Changes to the laws affecting civil litigation practice or procedure going into effect in 2017 appear in general to be less sweeping and of less significance than in recent years. The most significant changes for most local civil litigators may be the recent changes to local policy concerning the civil clerk's drop box and the hearing of discovery motions. This article summarizes many, but by no means all, of the recent changes likely to affect civil litigation practice in San Joaquin County.
Changes to Local Procedures in San Joaquin County
Statewide Changes Affecting Civil Procedure
1. No confidential settlements in sexual abuse cases. Section 1002 of the Code of Civil Procedure has been amended to prohibit any provision of a settlement agreement from preventing the disclosure of factual information establishing a cause of action for civil damages for an act that may be prosecuted as a felony sex offense or for an act of childhood sexual abuse, sexual exploitation of a minor, or sexual assault against an elder or dependent adult. Any such provision is void, and a court may not enter any such order in any such action, whether by stipulation or otherwise. Attorneys may be disciplined for demanding such a provision or advising a client to sign an agreement containing such a provision.
2. Further restrictions on public access to unlawful detainer court records. Section 1167.1 has been added to the Code of Civil Procedure, and section 1162.1 of that Code has been amended, to further restrict public access to unlawful detainer court filings. Under previous law, unlawful detainer filings would become publicly accessible 60 days after the commencement of the case unless the defendant prevailed in the action. With the recent changes, unlawful detainer records may be made publicly available only upon court order and only "if judgment is entered for the plaintiff after trial more than 60 days since the filing of the complaint." Even then, the parties can stipulate to keep the unlawful detainer records confidential. Additionally, if the summons is not served within 60 days, the court may dismiss the action. The cumulative effect of these changes is to conceal the filing of an unlawful detainer action from members of the public who are not independently aware of the filing.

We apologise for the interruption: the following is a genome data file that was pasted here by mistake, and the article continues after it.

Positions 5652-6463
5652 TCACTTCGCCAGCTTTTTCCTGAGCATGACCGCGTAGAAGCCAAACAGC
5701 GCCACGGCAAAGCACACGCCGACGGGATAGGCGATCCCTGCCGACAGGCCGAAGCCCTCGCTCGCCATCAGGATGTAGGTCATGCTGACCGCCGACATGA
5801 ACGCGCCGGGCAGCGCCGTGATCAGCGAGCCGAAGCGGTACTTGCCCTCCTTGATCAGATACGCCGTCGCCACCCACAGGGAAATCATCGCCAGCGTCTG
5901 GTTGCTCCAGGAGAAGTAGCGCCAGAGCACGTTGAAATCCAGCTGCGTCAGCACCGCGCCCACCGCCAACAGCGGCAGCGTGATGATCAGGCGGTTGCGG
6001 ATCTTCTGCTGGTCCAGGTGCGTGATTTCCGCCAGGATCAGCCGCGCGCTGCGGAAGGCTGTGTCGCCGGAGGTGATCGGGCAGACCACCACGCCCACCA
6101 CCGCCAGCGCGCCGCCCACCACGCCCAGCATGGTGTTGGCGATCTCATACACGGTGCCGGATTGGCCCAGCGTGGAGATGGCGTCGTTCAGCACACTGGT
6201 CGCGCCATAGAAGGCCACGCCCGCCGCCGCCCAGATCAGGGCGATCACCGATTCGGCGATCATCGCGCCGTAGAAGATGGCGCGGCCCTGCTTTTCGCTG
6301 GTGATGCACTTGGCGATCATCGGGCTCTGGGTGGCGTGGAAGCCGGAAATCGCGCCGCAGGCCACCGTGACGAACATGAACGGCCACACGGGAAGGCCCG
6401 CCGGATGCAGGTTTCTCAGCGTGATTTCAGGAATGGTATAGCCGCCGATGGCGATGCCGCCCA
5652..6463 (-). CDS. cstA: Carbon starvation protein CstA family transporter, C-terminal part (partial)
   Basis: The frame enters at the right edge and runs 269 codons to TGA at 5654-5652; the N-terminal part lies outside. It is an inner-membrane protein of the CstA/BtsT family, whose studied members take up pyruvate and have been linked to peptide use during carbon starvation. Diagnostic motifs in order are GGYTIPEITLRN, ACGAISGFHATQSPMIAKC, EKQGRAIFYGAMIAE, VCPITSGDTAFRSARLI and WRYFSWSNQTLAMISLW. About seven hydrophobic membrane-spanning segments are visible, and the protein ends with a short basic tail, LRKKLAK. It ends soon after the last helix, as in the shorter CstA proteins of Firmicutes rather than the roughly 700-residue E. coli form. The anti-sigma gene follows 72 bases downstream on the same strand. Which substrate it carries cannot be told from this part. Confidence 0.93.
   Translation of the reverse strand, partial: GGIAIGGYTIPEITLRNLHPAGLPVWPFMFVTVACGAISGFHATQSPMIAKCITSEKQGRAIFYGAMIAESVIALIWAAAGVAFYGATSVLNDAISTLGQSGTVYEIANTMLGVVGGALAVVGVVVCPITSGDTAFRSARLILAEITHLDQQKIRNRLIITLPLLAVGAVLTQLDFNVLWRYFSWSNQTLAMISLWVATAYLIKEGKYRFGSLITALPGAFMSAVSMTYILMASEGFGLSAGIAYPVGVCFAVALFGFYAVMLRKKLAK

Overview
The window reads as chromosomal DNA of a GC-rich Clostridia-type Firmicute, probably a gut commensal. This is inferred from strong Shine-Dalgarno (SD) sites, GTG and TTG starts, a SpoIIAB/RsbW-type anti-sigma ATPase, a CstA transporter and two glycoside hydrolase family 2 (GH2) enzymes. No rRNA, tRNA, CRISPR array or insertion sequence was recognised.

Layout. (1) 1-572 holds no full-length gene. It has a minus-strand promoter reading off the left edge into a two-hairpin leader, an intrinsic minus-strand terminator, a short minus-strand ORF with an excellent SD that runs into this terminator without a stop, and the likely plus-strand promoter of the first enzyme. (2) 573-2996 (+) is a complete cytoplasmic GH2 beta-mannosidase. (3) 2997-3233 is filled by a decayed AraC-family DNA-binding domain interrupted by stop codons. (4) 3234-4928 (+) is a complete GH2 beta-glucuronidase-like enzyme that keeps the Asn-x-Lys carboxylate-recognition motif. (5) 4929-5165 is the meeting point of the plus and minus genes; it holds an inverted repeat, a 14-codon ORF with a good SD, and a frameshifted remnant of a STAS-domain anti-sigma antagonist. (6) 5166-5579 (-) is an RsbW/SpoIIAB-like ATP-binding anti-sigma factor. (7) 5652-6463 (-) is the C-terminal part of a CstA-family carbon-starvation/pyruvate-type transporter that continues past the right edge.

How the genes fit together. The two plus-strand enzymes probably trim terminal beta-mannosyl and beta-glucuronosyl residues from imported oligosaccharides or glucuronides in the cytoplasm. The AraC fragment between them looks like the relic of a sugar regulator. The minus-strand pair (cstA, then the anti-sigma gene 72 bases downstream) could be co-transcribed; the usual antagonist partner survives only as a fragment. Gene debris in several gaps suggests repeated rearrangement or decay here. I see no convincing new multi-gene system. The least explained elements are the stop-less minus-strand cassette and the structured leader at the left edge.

Alternatively, a person may obtain access to unlawful detainer records under the following circumstances: (1) the person is a party or a party's attorney; (2) the person provides the names of at least one plaintiff in the action, at least one defendant in the action, and the address of the property that is subject to the action, including the unit or apartment number; (3) the person is a resident of the premises, provides proof of residency, and can name one of the parties; or (4) upon court order for good cause shown.
3. "Substantial compliance" with contractor's license law modestly expanded. Section 7031 of the Business and Professions Code confers a right of action to recover from an unlicensed contractor any compensation paid for work requiring a contractor's license unless the contractor was in "substantial compliance" with the licensing law. The definition of "substantial compliance" has been expanded by deleting the requirement that the contractor must not have known or had reason to know that he was unlicensed.
4. Immigration status is inadmissible in personal injury and wrongful death actions. New Evidence Code section 351.2 makes evidence of an individual's immigration status inadmissible, and prohibits discovery thereof, in personal injury and wrongful death actions, except where the inquiry is shown by clear and convincing evidence to be necessary in order to comply with federal law.
The foregoing article is not by any means a comprehensive list of new laws effective in 2017. A more detailed summary of important substantive and procedural statutory changes taking effect in 2017 is contained in the Judicial Council's Summary of Court-Related Legislation available at http://www.courts.ca.gov/documents/2016_LegSummary.pdf.